“We Will Not Serve Your Gods”

Consider one more example from the Old Testament. The setting is Babylon. The Jewish people are in exile. The king is Nebuchadnezzar. He sets up an image of gold, then commands that when the trumpet sounds, all the people will bow down to the image. But Shadrach, Meshach, and Abednego did not bow down. They worshiped the one true God of Israel.

So Nebuchadnezzar threatened them and said that if they did not worship the image, they would be thrown into the fiery furnace. They answered:

O Nebuchadnezzar, we have no need to answer you in this matter. If this be so, our God whom we serve is able to deliver us from the burning fiery furnace, and he will deliver us out of your hand, O king. But if not, be it known to you, O king, that we will not serve your gods or worship the golden image that you have set up. (Daniel 3:16–18)

This was sheer risk. “We believe our God will deliver us. But even if he doesn’t, we will not serve your gods.” They did not know how it would turn out. They said virtually the same thing Esther said: “If we perish, we perish.” And they handed the outcome to God the same way Joab and Abishai did: “And may the Lord do what seems good to him.” And this was right. It is right to risk for the cause of God.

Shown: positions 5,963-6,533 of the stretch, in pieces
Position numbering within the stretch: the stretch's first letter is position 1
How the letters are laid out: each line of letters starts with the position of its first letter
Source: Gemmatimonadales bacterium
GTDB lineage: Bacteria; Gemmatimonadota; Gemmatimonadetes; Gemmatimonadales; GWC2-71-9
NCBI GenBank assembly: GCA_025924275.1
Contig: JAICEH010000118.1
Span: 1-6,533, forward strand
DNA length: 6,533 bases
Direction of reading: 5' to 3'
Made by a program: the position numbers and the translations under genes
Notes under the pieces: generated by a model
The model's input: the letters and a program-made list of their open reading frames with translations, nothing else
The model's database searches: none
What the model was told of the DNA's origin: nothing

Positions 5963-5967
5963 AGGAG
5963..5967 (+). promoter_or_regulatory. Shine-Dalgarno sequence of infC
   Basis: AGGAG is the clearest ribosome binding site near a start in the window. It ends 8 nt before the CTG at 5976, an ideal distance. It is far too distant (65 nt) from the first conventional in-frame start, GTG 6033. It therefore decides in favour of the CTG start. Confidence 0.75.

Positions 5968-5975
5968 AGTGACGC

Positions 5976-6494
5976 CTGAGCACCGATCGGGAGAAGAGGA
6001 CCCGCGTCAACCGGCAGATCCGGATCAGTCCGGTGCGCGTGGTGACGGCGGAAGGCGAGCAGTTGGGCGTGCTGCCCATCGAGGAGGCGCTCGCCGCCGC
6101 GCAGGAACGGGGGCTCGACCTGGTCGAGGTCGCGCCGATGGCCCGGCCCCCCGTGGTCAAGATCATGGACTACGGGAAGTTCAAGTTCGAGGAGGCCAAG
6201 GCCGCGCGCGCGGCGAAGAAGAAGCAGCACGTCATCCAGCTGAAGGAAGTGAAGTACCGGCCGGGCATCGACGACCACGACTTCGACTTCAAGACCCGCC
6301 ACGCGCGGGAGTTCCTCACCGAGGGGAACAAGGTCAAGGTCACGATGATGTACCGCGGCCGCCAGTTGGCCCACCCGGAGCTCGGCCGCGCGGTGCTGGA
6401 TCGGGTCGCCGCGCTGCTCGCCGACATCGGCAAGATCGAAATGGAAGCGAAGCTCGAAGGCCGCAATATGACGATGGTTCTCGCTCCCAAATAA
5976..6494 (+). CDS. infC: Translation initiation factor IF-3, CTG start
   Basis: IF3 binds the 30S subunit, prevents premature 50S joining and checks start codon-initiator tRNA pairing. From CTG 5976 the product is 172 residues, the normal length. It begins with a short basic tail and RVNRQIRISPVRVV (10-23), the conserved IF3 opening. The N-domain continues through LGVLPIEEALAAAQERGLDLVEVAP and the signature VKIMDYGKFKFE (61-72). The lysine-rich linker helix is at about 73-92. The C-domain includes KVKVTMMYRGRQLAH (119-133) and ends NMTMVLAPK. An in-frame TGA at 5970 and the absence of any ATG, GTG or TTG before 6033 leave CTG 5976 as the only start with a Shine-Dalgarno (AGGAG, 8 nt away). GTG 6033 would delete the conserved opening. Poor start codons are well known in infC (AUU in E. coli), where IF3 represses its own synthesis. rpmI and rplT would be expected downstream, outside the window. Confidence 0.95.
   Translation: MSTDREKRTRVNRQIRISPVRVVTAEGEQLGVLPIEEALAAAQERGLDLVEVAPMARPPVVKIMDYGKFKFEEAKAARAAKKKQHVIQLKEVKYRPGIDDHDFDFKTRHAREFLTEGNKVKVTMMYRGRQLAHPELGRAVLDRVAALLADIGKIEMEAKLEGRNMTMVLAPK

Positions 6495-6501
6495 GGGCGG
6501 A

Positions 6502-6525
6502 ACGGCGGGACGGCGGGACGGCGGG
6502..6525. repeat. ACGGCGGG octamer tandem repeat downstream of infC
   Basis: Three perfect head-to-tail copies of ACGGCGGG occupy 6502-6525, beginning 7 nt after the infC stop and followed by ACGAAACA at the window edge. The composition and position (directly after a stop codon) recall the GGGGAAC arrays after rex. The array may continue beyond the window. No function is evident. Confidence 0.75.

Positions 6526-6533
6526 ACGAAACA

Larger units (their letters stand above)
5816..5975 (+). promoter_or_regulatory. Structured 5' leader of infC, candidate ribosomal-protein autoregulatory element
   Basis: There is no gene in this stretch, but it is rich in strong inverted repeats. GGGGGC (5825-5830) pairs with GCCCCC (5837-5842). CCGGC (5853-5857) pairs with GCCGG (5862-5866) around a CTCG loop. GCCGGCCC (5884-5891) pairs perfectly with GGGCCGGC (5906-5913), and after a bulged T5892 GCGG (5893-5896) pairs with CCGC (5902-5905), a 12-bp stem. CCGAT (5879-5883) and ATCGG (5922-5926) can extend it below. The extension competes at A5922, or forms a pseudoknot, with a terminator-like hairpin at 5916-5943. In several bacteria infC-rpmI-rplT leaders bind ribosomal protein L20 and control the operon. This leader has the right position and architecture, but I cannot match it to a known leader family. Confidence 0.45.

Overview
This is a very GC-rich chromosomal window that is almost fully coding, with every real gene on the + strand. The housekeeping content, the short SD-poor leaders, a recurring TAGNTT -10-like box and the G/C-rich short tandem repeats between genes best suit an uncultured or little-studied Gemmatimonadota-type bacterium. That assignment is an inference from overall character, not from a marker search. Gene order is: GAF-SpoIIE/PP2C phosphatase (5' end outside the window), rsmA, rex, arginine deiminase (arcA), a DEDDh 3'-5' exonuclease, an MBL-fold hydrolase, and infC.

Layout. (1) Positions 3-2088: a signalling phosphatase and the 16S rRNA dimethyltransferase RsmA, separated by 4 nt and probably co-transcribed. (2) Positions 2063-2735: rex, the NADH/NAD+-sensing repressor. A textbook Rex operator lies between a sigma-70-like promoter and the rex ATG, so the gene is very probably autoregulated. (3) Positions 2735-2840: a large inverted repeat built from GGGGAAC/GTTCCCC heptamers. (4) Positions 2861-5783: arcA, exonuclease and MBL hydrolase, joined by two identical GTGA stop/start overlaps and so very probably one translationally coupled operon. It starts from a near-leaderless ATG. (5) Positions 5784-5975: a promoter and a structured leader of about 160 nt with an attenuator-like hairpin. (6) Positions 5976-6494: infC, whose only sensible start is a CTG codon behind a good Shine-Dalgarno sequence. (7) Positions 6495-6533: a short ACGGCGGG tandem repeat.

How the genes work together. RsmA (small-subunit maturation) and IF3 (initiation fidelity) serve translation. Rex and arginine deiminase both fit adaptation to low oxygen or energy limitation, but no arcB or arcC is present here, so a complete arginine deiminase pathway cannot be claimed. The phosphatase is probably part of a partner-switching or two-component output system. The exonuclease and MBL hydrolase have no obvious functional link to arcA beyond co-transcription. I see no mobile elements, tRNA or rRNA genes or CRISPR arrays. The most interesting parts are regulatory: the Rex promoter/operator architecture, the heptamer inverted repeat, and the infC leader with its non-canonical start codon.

“I Am Ready to Die for the Name of the Lord Jesus”

The great New Testament risk-taker was the apostle Paul. Picture him first on his way to Jerusalem after years of suffering for Christ almost everywhere he went. He had bound himself in the Holy Spirit (Acts 19:21) to go to Jerusalem. He had collected money for the poor, and he was going to see that it was delivered faithfully. He got as far as Caesarea, and a prophet named Agabus came down from Judea, symbolically bound his own hands and feet with Paul’s belt, and said, “Thus says the Holy Spirit, ‘This is how the Jews at Jerusalem will bind the man who owns this belt and deliver him into the hands of the Gentiles’ ” (Acts 21:11).

When the believers heard, this they begged Paul not to go to Jerusalem. He responded, “What are you doing, weeping and breaking my heart? For I am ready not only to be imprisoned but even to die in Jerusalem for the name of the Lord Jesus” (Acts 21:13).Then, Luke tells us, his friends relented: “And since he would not be persuaded, we ceased and said, ‘Let the will of the Lord be done’ ” (Acts 21:14).